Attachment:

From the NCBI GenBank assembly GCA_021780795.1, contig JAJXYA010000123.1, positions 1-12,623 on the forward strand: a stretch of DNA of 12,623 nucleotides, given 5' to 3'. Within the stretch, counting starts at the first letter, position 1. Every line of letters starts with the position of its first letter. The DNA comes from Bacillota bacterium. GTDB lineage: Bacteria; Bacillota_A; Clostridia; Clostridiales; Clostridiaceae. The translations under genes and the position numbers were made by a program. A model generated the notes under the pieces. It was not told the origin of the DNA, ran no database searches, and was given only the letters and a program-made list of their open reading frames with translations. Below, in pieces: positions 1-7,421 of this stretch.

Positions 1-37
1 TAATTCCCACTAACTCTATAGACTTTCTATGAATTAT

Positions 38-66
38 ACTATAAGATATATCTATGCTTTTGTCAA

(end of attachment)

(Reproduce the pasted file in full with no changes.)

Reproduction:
From the NCBI GenBank assembly GCA_021780795.1, contig JAJXYA010000123.1, positions 1-12,623 on the forward strand: a stretch of DNA of 12,623 nucleotides, given 5' to 3'. Within the stretch, counting starts at the first letter, position 1. Every line of letters starts with the position of its first letter. The DNA comes from Bacillota bacterium. GTDB lineage: Bacteria; Bacillota_A; Clostridia; Clostridiales; Clostridiaceae. The translations under genes and the position numbers were made by a program. A model generated the notes under the pieces. It was not told the origin of the DNA, ran no database searches, and was given only the letters and a program-made list of their open reading frames with translations. Below, in pieces: positions 1-7,421 of this stretch.

Positions 1-37
1 TAATTCCCACTAACTCTATAGACTTTCTATGAATTAT

Positions 38-66
38 ACTATAAGATATATCTATGCTTTTGTCAA